Tess Miner-Farra, associate head of school, said one of the parents on the marketing committee at the school works for the U.S. Ski and Snowboard Association (USSA) and arranged for the Olympians to visit.
"Michael Jacquet is [the U.S.S.A.'s] chief marketing officer, and we asked him early in the year to consider whether or not he could bring some Olympians to speak with the kids after the Winter Games were over, and he lined them up for us," she said.
Joss Christensen is in only in town for a couple of days, because after winning the gold medal in men's freestyle skiing in Sochi, he has been busy filming in Bosnia and most recently competed in Maine two days ago. He said he hopes he can give the kids an important message.
"I hope they learn to just have fun and not give up, because it's the only way you can achieve your goals," he said. "In my situation, I never thought I could achieve what I achieved, but if you just keep going for it and don't give up, you can do anything you want."
Ted Ligety won the gold medal in giant slalom skiing and took the stage in the multi-purpose room at the school with Christensen. Jacquet introduced them to the students after they sang a welcome song for the Olympians.
He began the discussion by asking Ligety and Christensen about their experiences in Sochi and commenting on the pressure they must have felt to win medals for their country.
"I felt way more pressure at the qualifying event here in Park City, because I just wanted to be able to make it to the Olympics," Christensen said. "Once I got to Sochi, I just wanted to have fun and prove myself."
When the discussion was opened to the students, they had imaginative questions. They asked the Olympians what their favorite foods and colors were, the names of their puppies (neither Ligety or Christensen own any puppies), and what their favorite ski resort in Park City was. Both gold medalists responded with Park City Mountain Resort, the resort where they grew up skiing. There is even a new run at the resort called the "Ligety Split."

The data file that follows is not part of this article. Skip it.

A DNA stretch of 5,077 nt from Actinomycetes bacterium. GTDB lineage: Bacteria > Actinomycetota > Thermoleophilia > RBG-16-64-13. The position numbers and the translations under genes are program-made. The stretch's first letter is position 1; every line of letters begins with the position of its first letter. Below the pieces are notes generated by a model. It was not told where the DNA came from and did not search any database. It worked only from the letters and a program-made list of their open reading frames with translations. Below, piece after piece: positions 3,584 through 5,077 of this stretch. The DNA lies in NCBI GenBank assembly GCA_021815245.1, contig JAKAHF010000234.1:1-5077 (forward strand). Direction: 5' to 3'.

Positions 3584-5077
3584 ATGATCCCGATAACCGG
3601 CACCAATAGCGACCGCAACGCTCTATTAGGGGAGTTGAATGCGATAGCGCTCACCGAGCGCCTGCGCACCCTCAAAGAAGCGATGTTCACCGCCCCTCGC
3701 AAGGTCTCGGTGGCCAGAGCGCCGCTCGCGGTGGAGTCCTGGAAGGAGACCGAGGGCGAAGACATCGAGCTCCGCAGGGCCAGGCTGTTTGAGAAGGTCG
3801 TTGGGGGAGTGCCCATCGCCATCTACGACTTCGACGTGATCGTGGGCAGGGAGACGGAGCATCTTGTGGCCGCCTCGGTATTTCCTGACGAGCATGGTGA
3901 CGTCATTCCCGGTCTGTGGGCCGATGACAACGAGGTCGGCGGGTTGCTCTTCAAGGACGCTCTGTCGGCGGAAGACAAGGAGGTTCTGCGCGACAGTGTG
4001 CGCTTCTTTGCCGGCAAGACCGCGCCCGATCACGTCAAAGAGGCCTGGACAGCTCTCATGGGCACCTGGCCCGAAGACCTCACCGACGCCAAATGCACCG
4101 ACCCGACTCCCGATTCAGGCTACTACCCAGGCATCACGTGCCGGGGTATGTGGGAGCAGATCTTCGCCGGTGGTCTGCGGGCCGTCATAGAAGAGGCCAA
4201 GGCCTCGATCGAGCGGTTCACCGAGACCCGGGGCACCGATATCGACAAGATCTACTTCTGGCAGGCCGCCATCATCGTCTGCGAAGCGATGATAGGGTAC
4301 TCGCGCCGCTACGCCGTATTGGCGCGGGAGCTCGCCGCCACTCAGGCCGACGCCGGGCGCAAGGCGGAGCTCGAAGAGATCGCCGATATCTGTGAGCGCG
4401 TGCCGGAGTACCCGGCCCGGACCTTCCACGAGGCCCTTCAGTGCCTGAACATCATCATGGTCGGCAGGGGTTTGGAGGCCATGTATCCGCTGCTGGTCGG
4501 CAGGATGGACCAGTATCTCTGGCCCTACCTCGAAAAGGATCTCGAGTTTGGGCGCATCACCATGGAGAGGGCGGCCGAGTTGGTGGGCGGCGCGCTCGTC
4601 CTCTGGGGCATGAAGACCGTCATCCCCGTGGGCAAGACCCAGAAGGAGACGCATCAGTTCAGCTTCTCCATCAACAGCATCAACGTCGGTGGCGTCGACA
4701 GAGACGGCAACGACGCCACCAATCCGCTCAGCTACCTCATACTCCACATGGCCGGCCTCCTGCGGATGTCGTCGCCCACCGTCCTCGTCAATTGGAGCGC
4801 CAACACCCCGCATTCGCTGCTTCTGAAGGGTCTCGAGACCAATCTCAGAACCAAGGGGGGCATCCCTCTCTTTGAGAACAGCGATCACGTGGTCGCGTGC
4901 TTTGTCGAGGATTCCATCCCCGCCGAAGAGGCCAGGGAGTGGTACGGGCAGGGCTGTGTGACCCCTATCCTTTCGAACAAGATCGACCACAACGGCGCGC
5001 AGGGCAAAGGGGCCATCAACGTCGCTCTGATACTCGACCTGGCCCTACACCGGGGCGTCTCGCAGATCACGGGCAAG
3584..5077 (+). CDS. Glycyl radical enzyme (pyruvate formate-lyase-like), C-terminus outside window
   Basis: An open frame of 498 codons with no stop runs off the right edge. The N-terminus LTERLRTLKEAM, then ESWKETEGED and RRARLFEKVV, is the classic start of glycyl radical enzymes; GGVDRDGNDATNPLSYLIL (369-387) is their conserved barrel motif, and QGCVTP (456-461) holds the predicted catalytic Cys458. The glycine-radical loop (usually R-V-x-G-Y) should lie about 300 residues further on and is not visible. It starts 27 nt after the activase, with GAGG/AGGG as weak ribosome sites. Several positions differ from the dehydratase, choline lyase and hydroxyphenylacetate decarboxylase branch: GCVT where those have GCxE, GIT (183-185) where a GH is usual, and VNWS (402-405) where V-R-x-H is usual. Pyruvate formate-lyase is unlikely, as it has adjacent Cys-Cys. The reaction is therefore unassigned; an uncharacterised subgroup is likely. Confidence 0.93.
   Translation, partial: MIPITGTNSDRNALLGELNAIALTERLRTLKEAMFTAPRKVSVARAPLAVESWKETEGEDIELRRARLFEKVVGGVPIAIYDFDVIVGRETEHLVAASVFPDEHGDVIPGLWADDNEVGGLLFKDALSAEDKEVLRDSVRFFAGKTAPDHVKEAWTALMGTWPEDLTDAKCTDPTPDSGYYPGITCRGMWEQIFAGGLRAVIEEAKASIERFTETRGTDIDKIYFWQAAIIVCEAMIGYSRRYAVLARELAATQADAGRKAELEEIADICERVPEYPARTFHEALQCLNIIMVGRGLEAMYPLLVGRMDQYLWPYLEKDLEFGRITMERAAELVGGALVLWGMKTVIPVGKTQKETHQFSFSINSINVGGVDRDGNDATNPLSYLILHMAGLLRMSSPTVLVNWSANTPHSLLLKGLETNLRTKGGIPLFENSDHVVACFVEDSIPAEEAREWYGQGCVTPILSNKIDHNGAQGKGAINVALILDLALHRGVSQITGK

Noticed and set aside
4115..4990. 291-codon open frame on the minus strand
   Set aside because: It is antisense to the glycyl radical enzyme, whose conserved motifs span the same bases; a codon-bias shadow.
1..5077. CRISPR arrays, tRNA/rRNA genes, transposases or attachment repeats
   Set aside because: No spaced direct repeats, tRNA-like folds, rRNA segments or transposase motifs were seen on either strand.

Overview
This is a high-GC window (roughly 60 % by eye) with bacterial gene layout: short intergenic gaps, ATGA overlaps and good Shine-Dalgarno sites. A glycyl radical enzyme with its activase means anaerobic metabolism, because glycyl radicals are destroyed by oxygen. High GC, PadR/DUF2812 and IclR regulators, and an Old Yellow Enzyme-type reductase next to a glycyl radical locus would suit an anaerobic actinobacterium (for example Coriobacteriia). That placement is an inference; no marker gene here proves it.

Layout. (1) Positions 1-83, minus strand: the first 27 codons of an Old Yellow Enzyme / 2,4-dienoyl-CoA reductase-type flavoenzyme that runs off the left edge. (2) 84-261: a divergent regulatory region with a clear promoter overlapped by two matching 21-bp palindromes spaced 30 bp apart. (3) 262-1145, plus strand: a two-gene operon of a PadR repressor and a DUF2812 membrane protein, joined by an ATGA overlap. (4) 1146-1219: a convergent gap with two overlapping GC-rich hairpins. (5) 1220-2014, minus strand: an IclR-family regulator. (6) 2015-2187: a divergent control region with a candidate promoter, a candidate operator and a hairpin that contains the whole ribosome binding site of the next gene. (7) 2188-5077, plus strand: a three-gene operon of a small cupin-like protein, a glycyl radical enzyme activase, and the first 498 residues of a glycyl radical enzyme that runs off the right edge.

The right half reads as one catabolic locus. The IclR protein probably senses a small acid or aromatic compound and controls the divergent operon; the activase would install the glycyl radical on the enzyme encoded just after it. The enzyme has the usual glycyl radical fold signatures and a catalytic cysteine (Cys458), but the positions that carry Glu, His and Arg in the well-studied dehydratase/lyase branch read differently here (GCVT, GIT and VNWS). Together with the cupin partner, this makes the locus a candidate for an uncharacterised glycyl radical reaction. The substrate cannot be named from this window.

When asked about their favorite food in Russia, Ligety said he he didn't like any of the food while Christensen said he loved anything with potatoes in it.
Before the Q&A session ended, one of the students stood in front of the stage proudly displaying an art project he had drawn displaying his favorite Olympians, Ted Ligety and Bode Miller. Ligety signed the art project before he left.
Miner-Farra said she was grateful to have the Olympians speak to the students about developing resilience and the commitment and hard work it takes to achieve their goals.
"It speaks to some of the values we have here at Park City Day School," she said. "The responsibility, respect and teamwork it takes to be successful is important, but also the compassion for those with whom you may compete that maybe don't share the same success you have."
Jacquet opened the discussion to questions from the students. When the Q&A was over, the Olympians signed photos, t-shirts and other possessions for them.
Christensen said he was glad he was able to speak to the students while in town for just two days, because he thought it would be a lot of fun, something he hopes the children will have when trying to accomplish their goals.
"Just make sure you're having fun in whatever you're doing, because in my opinion, if you're not having fun, it's not worth it," he said. "You'll only be holding yourself back and not enjoying life, and you only live once."